Reviewer Ekta Garg: Ekta has actively written and edited since 2005 for publications like: The Portland Physician Scribe; the Portland Home Builders Association home show magazines; ABCDlady; and The Bollywood Ticket. With an MSJ in magazine publishing from Northwestern University Ekta also maintains The Write Edge- a professional blog for her writing. In addition to her writing and editing, Ekta maintains her position as a “domestic engineer”—housewife—and enjoys being a mother to two beautiful kids.
Publisher: Gallery Books
Boston cop begins experiencing distressing symptoms and receives a
devastating diagnosis: he has an incurable disease. His symptoms will
only get worse as time passes, and each of his four children has a
50-50 chance of developing the same illness. As he deals with the
double-barreled news that stares him down, he begins to understand
the ferocity of his condition and what his children might face in
their own futures. Author Lisa Genova (Still Alice) breaks down the
complicated details behind another devastating affliction in the
touching but somewhat lopsided new book Inside the O’Briens.
Joe O’Brien has served the Boston Police Department for more than two dozen years, and he takes pride in his work. At the age of 44 he knows he can keep up with most of the younger guys, except lately he has begun forgetting things. And his temper has started escalating to the point of rage, something that didn’t used to happen. For some reason he can’t move the way he wants to, stepping right when the drills dictate left, his limbs jerking in odd directions and at odd times.
But Joe doesn’t have time to worry about himself. He has four adult kids in their twenties living at home, one of them married, and Joe needs every ounce of energy so he can support his family. His wife, Rosie, puts up with the strange behavior for a while, but eventually she nags him to go to a doctor. Joe goes just to get Rosie off his back, even though he knows the doctor will just say his bum knee is acting up and he should probably stay off it for a while.
The doctor doesn’t even mention Joe’s knee; instead she gives him news that irrevocably alters his life. Joe has Huntington’s disease, a fatal neurodegenerative disease with no cure. Moreover, Huntington’s is genetic, and because of its makeup each of Joe’s children has a 50 percent chance of receiving the same diagnosis in about a decade.
As a policeman Joe has trained for most of his adult life to command any situation. To achieve and stay in control. But now he has begun to lose control of everything—his words; his actions; his emotions.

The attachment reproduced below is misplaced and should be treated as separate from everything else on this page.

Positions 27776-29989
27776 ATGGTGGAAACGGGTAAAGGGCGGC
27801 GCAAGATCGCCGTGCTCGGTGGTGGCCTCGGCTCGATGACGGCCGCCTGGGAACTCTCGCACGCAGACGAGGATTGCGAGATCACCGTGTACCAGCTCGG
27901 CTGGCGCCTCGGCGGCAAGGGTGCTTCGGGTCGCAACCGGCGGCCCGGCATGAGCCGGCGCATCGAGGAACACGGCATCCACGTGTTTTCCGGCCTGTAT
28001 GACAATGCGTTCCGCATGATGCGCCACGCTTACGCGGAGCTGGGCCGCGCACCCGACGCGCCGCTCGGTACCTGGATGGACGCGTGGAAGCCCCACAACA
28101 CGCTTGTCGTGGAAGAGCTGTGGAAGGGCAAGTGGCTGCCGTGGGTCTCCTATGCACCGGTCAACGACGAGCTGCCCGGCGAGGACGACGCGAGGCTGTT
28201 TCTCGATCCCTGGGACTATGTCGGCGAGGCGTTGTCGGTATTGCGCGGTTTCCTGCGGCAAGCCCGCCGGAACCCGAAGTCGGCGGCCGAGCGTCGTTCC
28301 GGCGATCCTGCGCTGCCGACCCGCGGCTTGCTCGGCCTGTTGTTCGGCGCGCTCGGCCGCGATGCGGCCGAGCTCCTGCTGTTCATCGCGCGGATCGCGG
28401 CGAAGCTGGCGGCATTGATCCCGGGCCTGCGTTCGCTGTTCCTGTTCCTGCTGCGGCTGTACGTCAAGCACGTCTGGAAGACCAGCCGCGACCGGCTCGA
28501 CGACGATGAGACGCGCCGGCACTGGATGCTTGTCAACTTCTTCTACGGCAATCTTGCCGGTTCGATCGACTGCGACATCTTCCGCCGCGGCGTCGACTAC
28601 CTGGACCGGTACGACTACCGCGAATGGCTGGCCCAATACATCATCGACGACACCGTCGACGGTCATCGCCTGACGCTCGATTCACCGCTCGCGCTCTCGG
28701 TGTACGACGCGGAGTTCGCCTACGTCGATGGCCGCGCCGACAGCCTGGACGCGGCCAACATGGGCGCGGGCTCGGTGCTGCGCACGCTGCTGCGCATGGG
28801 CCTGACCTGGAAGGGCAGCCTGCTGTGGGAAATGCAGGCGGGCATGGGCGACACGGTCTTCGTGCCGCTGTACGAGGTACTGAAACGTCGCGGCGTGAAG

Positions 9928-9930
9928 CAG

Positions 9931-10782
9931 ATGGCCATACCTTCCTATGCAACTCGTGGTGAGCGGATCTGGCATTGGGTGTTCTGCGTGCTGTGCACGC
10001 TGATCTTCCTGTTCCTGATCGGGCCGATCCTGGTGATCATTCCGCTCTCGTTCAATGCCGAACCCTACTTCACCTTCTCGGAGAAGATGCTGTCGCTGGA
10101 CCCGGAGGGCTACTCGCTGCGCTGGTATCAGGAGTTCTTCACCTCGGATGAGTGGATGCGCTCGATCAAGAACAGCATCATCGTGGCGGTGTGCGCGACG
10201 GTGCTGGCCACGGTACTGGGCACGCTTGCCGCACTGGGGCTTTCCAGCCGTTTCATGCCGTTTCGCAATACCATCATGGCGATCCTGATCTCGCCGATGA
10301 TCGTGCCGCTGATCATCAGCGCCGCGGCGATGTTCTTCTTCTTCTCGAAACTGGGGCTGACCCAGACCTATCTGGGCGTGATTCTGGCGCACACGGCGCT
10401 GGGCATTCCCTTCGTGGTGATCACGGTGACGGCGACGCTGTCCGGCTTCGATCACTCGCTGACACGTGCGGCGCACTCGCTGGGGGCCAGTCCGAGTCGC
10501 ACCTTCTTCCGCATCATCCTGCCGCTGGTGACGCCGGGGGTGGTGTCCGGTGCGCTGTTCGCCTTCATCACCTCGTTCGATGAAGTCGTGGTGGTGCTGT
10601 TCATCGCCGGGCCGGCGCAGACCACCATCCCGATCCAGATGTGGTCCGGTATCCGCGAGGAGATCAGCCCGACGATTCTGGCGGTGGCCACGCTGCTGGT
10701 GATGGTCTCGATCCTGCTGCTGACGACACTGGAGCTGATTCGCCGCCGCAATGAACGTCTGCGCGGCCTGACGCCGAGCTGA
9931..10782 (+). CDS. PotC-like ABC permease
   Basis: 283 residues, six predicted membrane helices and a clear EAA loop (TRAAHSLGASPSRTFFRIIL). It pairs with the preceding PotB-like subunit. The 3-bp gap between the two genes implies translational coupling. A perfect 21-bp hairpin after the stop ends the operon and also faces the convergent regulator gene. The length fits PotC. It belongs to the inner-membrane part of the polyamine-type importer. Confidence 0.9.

Joe and Rosie know they can’t keep the news from the kids, and they all react with the same horror their parents felt at getting the news. Each of them has to make a choice: to take the blood test that will reveal whether they have the defective gene that will lead to Huntington’s or to remain uninformed and take their chances.
Katie, Joe’s youngest, watches as her family members deal with their father’s diagnosis. His disease quickly invades their lives, and Katie debates with herself whether she should get the blood test done. Close to the time her father brings home his diagnosis, Katie begins a new relationship with someone she knows her parents won’t like. The Huntington’s just complicates everything, and Katie feels helpless; why can’t things return to their normal state? As her father’s disease progresses, though, Katie and the others realize that “normal” now has a new definition.
Author Lisa Genova treads familiar ground with Inside the O’Briens: that of what an incurable condition to do to a person and the family. Her background as a neuroscientist provides her with insight into Joe O’Brien’s world, and that insight makes Joe shine as a character. Readers will follow with deep interest Joe’s pride for his work and his vulnerability as his disease begins to take over his body. Genova will make the Boston PD and its Irish Catholic population proud; she has captured their respective worlds with startling and refreshing accuracy.
By the same token, however, Katie’s track in the novel serves as a little bit of a distraction. She turns into the stereotypical youngest child, which includes life choices that readers will predict well before Katie makes them. Her struggles with her father’s disease show up in an uneven fashion—the division between Katie’s portions and Joe’s portions don’t feel equally distributed—and readers might almost wish Genova had spent the entire novel in Joe’s point of view. Offering readers Katie’s point of view completes Genova’s goal of showing readers how loved ones deal with a shattering medical condition, but Joe is clearly the star of the book.
I recommend readers Borrow Inside the O’Briens.